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An Indiana man convicted of murder for the 2006 shooting death of a Crestwood father wept as he talked about the memories the pair made together serving the U.S. Army during in the Gulf War.
Edward Stoess, 40, will serve 50 years for murder and 20 years for burglary for the May 9, 2006, shooting death of 35-year-old James Shuttler III.
Judge Karen Conrad sentenced Stoess Nov. 12 to a 50-year concurrent sentence for his crimes in Oldham County.
During the hearing, Shuttler’s father, James, described his son as “a lovable knucklehead” and said his son often called on Tuesday nights to tell his father how much he loved him.
He recalled the phone call he received the Tuesday his son died and his disbelief that a police chaplain was on the other end of the line instead of his son.
Shuttler said for the past three years he’s repeatedly asked himself why his son had to die.
“In my opinion it was because another human being couldn’t deal with life the way it was,” Shuttler said. “Another human being knew my son as a loving, caring man and had established himself as the soulmate of someone else, and had a heart big enough to love a lot of children.”
Shuttler said he still wakes up in the middle of the night and sees Stoess shooting his son, and said he hopes Stoess has to think about it every day for the rest of his life.
“I’ll see if that prison’s gonna make you a real man, or turn you into a greater coward,” he said.
Stoess pleaded guilty to the crimes in October just a few days before his trial was scheduled to begin.
His estranged wife, Deena, contacted Oldham County Police the afternoon Shuttler died and said she believed Edward Stoess planned to kill Shuttler, her boyfriend.
According to court documents, both Shuttler and Deena Stoess had recently filed for divorce.
Police found Shuttler’s body inside his Ballardsville home. Within hours of Deena Stoess’ calls to police in Oldham County and Floyd County, Ind., Edward Stoess also shot his wife four times at their home in Indiana.
After the shooting in Ballardsville, Stoess drove to Indiana, where he shot Deena and police found him hiding under the couple’s back porch.
In April 2007, Stoess accepted a plea agreement for the attempted murder of Deena Stoess. A month later, Stoess received a 30-year sentence for the crime.
The shooting left Deena Stoess paralyzed from the waist down, and she now uses a wheelchair.
During the sentencing hearing, Edward Stoess spoke about birthday celebrations, card games and the times his family and Shuttler’s family spent together during their friendship.
He told Shuttler’s family and friends that his actions on May 9, 2006, are not those of a man in his right mind. He said Shuttler’s relationship with Stoess’ then-wife, Deena, left his life in disarray.
“I loved JD like a brother and every day I agonize that I’m responsible for his death,” Stoess said.
Stoess and Shuttler each fathered four children. Shuttler’s ex-wife, Karina Shuttler-Lokke, spoke on behalf of her children during the hearing, explaining that their father’s death has impacted each child differently.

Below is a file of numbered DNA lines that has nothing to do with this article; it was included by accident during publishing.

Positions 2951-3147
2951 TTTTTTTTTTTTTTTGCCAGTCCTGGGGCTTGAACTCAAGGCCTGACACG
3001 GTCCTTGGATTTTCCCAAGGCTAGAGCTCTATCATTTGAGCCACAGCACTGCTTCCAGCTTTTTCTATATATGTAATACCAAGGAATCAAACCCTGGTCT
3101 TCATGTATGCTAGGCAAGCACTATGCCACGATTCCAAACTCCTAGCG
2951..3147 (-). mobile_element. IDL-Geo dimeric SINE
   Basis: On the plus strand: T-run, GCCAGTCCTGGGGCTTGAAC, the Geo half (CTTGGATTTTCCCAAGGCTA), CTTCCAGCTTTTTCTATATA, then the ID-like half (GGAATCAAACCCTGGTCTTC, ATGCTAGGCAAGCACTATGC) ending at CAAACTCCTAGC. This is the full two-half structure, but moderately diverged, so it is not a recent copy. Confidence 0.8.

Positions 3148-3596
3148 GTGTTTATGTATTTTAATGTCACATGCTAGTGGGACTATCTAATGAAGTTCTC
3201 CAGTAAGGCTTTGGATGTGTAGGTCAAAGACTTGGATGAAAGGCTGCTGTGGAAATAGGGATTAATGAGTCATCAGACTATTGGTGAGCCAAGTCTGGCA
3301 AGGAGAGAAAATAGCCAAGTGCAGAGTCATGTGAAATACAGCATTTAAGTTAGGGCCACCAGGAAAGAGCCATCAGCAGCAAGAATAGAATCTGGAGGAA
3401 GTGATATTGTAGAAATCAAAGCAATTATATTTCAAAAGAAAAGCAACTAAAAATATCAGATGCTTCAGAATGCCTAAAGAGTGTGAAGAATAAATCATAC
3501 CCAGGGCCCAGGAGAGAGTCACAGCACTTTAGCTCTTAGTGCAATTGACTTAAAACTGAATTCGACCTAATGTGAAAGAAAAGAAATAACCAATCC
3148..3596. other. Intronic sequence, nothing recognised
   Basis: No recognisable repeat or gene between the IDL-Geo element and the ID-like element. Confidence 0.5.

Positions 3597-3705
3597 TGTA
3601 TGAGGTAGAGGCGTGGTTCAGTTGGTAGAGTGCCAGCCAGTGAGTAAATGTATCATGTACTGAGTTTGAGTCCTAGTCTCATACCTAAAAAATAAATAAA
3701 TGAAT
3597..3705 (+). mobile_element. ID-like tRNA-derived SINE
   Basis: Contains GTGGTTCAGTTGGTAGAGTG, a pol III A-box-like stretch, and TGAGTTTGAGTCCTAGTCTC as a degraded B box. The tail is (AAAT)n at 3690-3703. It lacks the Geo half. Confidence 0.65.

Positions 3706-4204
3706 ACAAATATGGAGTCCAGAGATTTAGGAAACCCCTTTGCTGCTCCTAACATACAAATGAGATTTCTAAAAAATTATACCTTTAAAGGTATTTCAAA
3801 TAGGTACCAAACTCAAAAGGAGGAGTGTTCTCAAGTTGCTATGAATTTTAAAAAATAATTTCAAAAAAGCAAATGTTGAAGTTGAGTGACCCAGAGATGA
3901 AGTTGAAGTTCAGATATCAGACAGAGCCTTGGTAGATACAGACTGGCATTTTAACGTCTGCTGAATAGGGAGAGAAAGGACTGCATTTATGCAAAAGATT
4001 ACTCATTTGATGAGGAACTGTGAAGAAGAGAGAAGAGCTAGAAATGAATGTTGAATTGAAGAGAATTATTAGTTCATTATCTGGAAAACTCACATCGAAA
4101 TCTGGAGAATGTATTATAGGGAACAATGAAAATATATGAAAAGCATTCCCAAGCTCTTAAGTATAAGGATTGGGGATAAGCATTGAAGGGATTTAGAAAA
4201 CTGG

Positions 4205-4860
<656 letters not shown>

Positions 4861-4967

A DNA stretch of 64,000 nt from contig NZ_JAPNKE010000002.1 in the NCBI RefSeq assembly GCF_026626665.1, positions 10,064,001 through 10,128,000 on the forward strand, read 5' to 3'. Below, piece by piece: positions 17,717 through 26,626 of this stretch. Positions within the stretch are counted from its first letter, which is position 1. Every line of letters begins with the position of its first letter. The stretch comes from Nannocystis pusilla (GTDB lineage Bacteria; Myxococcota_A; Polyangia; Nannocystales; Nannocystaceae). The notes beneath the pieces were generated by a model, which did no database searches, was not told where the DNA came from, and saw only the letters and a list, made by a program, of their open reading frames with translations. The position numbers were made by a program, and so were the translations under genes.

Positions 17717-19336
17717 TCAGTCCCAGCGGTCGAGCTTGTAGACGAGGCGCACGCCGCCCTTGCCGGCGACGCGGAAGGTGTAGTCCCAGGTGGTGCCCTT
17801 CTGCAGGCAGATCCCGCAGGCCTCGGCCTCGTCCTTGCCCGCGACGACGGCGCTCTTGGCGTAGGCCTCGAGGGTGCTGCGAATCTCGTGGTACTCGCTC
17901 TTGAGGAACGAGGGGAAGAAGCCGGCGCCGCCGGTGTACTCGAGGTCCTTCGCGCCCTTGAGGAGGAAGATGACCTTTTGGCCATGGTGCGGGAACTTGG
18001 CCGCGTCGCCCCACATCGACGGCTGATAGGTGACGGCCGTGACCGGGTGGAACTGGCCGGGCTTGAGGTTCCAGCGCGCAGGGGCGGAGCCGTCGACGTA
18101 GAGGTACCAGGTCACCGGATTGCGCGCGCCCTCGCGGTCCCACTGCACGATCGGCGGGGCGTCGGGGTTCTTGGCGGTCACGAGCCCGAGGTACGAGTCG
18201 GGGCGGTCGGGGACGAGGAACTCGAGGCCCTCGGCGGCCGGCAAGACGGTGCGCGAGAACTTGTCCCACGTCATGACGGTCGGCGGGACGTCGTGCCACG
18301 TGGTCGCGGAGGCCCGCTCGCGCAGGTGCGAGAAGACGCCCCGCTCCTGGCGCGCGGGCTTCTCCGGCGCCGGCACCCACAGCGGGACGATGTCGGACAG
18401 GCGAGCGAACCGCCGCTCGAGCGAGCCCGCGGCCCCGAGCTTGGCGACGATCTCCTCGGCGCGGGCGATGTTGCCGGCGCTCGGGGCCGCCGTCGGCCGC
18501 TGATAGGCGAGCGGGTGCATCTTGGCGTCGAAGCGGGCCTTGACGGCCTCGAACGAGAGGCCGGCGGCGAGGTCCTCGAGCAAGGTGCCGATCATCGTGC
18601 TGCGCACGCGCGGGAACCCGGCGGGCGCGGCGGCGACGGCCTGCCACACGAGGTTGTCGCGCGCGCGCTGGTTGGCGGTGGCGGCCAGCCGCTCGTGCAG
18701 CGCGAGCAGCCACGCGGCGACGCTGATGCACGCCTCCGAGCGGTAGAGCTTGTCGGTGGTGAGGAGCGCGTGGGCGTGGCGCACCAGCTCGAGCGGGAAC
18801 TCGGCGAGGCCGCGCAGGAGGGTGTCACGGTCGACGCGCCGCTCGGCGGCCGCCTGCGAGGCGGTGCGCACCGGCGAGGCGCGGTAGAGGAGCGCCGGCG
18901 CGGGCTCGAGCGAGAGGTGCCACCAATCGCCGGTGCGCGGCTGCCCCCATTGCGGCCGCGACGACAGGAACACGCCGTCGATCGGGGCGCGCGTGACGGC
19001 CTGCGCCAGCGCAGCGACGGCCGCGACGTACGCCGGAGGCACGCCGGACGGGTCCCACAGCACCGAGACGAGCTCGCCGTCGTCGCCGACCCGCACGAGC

She read statements from her four children and shared artwork they created to convey they grief they’re suffering.
Shuttler’s 8-year-old daughter said classmates make fun of her for not having a dad, and mentioned the sadness of not having the chance to attend a father-daughter dance.
Shuttler’s 15-year-old daughter wrote a poem describing the emotions she experienced in the days following her father’s death, and described the weather as “cloudy with a chance of destruction.” The teen also said her friends feel the need to censor everything they say.
Lokke said the past three years have been the hardest of her children’s lives.
“When Ed took JD’s life that day, he forever took a piece of ours, too,” she said.
Shuttler’s 18-year-old son wrote in his statement that his life has been greatly impacted.
“Every day I watch my younger siblings miss their father,” he wrote. “... Never again will they find the same love or relationship they had with him.”
After Lokke finished statements from her children, she made eye contact with Stoess and offered forgiveness.
“I want you to know, I forgive you, and God forgives you,” she said.
As Stoess spoke to Shuttler’s family, he described himself as the “worst kind of sinner” and offered an apology from the “deepest depths of my soul.”
The courtroom had a somber atmosphere during the hearing, and Judge Conrad acknowledged that the eight children among the Shutter and Stoess families are all impacted by the crime and subsequent sentence.
“You would have to be made of stone not to feel the pain that these families have gone through,” Judge Conrad said as the hearing ended. “I cannot imagine that it is any easier for children of Mr. Stoess than for the children of Mr. Shuttler.”
Stoess remains in the Oldham County Jail and is scheduled to move to prison in the next 30 days.
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